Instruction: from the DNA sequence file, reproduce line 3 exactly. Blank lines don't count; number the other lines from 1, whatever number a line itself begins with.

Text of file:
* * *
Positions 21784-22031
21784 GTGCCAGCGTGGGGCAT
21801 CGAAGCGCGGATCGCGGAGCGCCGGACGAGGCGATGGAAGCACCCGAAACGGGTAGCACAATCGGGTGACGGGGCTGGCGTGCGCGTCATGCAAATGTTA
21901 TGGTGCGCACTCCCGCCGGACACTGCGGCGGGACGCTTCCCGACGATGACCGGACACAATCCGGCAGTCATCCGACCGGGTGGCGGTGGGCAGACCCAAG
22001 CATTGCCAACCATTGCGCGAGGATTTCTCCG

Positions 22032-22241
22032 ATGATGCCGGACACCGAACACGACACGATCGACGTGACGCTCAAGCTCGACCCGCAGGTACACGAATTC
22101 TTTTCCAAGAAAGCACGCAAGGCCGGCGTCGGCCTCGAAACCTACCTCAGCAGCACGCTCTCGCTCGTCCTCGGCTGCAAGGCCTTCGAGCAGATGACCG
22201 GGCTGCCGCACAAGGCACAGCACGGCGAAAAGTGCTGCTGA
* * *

21801 CGAAGCGCGGATCGCGGAGCGCCGGACGAGGCGATGGAAGCACCCGAAACGGGTAGCACAATCGGGTGACGGGGCTGGCGTGCGCGTCATGCAAATGTTA